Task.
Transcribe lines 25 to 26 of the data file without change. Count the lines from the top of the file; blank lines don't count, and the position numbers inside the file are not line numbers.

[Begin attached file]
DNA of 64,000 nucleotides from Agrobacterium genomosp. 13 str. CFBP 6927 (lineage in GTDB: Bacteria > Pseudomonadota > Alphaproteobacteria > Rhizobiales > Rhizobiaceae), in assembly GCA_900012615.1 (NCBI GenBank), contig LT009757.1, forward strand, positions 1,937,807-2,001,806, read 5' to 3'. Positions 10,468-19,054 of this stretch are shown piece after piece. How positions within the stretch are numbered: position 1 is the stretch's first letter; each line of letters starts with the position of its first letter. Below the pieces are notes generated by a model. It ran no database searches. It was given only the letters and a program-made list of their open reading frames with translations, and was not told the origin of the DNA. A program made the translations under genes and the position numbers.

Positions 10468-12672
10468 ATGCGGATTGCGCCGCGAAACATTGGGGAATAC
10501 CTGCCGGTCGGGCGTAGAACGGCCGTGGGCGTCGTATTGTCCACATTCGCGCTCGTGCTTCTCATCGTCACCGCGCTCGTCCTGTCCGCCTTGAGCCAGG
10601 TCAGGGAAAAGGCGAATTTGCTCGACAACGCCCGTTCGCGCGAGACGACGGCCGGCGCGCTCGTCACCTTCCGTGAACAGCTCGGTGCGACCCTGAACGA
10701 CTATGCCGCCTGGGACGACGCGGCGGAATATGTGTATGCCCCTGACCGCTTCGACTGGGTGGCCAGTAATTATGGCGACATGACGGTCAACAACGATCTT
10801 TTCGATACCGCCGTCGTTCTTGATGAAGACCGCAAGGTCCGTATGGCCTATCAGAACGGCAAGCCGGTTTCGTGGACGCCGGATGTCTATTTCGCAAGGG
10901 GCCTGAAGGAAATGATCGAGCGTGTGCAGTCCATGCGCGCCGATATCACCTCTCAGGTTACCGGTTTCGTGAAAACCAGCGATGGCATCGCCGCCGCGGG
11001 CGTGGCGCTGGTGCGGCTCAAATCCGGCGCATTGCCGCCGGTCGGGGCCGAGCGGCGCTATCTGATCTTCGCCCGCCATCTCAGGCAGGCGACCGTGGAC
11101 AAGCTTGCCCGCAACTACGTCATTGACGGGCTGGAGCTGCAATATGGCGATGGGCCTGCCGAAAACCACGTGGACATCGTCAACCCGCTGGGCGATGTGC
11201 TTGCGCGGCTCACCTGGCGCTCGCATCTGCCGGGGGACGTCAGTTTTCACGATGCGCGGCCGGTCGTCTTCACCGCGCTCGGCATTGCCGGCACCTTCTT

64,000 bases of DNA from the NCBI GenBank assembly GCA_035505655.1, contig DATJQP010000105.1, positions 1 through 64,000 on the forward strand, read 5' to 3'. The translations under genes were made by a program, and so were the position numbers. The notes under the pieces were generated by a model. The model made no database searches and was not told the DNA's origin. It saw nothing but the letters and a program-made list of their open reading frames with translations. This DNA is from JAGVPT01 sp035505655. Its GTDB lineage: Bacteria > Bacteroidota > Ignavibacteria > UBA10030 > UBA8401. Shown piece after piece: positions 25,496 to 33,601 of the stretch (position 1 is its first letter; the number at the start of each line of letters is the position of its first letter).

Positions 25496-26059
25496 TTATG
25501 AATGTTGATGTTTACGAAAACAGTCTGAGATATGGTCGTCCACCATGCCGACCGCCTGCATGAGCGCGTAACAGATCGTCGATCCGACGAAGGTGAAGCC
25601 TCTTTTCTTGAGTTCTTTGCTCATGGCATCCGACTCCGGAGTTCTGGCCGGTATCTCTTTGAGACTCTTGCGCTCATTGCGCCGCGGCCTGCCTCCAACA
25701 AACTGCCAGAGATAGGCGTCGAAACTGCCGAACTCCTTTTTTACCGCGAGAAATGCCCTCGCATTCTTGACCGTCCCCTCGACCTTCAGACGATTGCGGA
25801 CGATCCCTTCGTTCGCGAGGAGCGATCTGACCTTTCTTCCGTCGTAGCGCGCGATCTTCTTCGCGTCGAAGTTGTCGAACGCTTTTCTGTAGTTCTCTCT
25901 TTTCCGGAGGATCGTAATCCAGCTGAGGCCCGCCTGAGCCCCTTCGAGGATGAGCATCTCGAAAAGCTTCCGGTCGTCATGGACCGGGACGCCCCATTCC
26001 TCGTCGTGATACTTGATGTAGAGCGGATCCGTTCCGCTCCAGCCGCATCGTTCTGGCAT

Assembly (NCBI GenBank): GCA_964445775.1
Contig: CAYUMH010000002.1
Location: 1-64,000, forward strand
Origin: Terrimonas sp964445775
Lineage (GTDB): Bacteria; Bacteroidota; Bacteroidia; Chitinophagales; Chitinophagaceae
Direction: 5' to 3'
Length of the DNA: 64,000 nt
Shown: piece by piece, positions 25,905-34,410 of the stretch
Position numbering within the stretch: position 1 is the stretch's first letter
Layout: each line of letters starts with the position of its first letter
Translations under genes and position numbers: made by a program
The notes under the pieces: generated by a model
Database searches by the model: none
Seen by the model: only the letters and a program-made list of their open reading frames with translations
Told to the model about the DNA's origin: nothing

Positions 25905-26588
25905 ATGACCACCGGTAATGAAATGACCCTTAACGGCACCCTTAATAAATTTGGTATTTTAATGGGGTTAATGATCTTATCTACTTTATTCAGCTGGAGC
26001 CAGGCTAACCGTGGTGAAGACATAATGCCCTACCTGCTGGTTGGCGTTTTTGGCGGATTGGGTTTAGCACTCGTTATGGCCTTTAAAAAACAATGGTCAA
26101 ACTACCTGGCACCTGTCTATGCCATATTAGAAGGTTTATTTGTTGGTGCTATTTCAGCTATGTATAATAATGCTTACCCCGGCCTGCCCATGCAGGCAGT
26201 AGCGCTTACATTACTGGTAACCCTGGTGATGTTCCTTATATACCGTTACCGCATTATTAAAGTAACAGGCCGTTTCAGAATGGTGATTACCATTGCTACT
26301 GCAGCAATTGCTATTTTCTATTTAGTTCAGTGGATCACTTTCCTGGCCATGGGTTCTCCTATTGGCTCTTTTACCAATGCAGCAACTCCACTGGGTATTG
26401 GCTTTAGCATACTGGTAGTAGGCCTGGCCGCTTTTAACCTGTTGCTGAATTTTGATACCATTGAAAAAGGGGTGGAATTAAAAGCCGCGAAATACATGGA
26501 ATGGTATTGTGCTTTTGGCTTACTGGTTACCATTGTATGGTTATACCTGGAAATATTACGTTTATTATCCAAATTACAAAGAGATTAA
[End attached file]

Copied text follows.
Lineage (GTDB): Bacteria; Bacteroidota; Bacteroidia; Chitinophagales; Chitinophagaceae
Direction: 5' to 3'